“Everyone thought he just had days to live,” Alexander said. The dog rebounded in the safe environment, regaining his strength. He lived almost a year at the sanctuary.
“That little trooper, once he started eating a bit,” he started to enjoy life and interact, Pedersen said. “The thing is, they get the sense of a community of their own kind, feeling safe and welcome and wanted. Somehow they get something and just blossom.”

The hospice focuses on pain management, restorative care and proper nutrition, Pedersen said, not invasive treatments such as chemotherapy and surgery. “We keep them comfortable and give them medication. There’s a lot of what we call ‘brush and cuddle.’ ” Anasazi died peacefully during his siesta, Pedersen said. “It just couldn’t have been better for that little fellow.”
Incorporated as a nonprofit in 2002, the sanctuary currently has 20 dogs, about 65 poultry and two horses. Some 14 volunteers help Pedersen with daily care, but there’s always room for more, she said.
With the new room, Pedersen said, she hopes workshops can expand. Aside from end-of-life care of animals, coming workshops include nutrition and estate planning. Previous workshops have included sessions on celebrating the life and grieving the loss of a companion animal.
The best place for older animals, Pedersen said, is at home among those who love them. “Some people think that they can bring them here, and that’s not the case at all,” Pedersen said. “Hopefully, people will be inspired because of what we do. It’s not the only way to do it; but basically, the message is: go home and do it at home.”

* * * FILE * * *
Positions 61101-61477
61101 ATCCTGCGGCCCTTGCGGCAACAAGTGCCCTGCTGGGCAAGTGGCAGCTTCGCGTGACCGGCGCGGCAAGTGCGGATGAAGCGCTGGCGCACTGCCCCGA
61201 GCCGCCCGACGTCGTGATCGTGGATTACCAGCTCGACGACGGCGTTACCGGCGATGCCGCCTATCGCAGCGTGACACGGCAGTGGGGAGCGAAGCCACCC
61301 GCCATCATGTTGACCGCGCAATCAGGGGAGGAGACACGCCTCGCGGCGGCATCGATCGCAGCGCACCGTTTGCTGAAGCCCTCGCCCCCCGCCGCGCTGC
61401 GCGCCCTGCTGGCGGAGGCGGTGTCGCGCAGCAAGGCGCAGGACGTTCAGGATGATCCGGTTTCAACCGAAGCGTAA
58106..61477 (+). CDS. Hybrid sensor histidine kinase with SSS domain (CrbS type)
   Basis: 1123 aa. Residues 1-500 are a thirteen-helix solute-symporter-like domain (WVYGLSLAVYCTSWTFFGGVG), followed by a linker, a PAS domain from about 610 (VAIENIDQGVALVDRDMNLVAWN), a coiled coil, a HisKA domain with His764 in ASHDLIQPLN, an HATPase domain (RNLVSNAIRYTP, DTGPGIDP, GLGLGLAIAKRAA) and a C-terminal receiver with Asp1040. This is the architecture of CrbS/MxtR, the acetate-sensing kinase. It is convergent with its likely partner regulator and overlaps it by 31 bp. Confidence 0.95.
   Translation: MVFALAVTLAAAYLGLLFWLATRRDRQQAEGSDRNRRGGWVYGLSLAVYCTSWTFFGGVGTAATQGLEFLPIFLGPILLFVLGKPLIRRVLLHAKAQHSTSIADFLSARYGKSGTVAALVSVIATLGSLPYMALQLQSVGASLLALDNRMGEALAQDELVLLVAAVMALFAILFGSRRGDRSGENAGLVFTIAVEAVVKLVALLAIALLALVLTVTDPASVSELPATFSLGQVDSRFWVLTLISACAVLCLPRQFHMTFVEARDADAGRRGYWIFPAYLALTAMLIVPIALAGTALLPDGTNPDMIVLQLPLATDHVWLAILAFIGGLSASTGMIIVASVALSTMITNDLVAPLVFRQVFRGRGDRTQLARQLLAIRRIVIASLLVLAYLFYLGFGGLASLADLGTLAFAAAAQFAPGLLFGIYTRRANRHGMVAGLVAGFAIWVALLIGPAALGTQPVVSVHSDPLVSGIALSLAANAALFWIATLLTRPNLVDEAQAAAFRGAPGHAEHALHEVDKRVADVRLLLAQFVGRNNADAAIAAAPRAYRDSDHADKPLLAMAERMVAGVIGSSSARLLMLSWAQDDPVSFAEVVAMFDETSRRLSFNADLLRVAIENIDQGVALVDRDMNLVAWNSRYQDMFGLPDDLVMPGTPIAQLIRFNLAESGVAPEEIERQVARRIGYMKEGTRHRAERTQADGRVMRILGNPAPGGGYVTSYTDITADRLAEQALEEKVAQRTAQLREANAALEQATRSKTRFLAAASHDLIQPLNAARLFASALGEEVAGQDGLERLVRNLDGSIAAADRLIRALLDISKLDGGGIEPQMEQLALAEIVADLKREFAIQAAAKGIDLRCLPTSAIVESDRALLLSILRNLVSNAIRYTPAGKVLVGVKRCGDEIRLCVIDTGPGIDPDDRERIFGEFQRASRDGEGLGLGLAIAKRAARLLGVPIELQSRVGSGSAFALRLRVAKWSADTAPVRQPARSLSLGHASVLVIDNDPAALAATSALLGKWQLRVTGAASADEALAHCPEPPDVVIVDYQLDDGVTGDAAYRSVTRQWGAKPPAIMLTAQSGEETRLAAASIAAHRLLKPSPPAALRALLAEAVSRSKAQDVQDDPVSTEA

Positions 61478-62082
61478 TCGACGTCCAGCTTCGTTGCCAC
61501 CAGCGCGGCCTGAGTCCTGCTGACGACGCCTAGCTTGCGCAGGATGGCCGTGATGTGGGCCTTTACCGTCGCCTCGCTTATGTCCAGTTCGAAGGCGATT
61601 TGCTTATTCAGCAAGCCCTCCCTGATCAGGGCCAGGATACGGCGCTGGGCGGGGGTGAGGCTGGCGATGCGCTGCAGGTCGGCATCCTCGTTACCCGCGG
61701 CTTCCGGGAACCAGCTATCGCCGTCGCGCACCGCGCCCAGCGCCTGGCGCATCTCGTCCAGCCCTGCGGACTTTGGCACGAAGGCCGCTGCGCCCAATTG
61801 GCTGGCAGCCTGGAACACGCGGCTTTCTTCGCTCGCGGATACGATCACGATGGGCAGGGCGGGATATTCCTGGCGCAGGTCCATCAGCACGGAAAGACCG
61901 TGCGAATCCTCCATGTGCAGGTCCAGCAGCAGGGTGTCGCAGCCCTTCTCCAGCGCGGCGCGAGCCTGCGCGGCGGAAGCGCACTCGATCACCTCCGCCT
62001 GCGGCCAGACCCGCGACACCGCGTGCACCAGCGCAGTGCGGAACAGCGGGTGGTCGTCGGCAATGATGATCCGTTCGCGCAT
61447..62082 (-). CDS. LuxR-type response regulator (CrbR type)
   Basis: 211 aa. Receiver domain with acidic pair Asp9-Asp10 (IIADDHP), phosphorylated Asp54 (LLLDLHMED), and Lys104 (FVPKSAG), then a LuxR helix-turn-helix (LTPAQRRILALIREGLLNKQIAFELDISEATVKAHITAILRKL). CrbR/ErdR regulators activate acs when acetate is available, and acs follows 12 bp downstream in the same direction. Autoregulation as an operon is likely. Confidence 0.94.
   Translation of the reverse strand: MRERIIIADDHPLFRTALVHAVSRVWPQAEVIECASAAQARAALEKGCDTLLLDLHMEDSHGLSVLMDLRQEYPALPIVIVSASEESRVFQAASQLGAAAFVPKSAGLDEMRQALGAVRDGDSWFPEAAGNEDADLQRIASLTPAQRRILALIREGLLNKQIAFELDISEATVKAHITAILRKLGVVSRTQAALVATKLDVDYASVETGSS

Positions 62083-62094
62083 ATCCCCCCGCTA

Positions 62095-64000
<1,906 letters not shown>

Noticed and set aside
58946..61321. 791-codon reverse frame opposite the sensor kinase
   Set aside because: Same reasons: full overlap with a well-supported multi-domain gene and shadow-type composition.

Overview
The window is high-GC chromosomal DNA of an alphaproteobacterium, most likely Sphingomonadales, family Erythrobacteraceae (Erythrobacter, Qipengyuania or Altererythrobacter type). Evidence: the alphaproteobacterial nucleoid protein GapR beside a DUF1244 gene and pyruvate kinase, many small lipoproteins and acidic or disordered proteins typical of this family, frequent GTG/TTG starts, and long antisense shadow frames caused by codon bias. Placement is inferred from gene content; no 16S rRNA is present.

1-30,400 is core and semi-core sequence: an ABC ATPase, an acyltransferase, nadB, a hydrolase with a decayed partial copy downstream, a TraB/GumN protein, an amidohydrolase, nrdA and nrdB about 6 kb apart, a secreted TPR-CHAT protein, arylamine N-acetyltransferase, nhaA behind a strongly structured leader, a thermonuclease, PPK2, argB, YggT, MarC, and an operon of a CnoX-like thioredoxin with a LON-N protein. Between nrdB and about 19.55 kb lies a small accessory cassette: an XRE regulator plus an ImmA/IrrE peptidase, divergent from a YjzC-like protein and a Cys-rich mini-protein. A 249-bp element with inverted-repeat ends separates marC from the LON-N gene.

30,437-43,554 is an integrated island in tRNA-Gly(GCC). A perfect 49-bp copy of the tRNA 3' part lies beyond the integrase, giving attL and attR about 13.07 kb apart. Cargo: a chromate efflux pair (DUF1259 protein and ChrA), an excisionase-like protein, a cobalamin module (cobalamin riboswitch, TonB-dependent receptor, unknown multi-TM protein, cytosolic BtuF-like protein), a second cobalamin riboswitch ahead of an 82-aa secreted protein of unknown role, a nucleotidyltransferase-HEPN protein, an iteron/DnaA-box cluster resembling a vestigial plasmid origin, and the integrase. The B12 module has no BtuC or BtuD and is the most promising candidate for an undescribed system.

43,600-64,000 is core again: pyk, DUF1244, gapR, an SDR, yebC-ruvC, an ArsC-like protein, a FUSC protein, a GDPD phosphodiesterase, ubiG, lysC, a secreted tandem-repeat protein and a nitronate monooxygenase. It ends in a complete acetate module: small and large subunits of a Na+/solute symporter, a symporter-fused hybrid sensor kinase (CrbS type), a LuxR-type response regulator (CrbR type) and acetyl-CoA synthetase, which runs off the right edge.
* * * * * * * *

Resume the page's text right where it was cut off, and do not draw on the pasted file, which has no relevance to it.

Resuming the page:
Kindred Spirits Open House
10 a.m. to 4 p.m., May 10 and 11
3749-A N.M. 14
Visit the Web site at

This story by Ben Swan was originally published in the May 4, 2008 edition of The New Mexican.

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Comment by CindyR on May 4, 2008 at 12:59am
The very first impression I had upon my first visit to KSAS was that the dogs were smiling! That speaks volumes for what Ulla has created there: peace and love for animals that many in our society consider used up or worthless. Their limbs may be arthritic, their eyes not AS bright, their gait not as swift, but their hearts just keep growing as they age!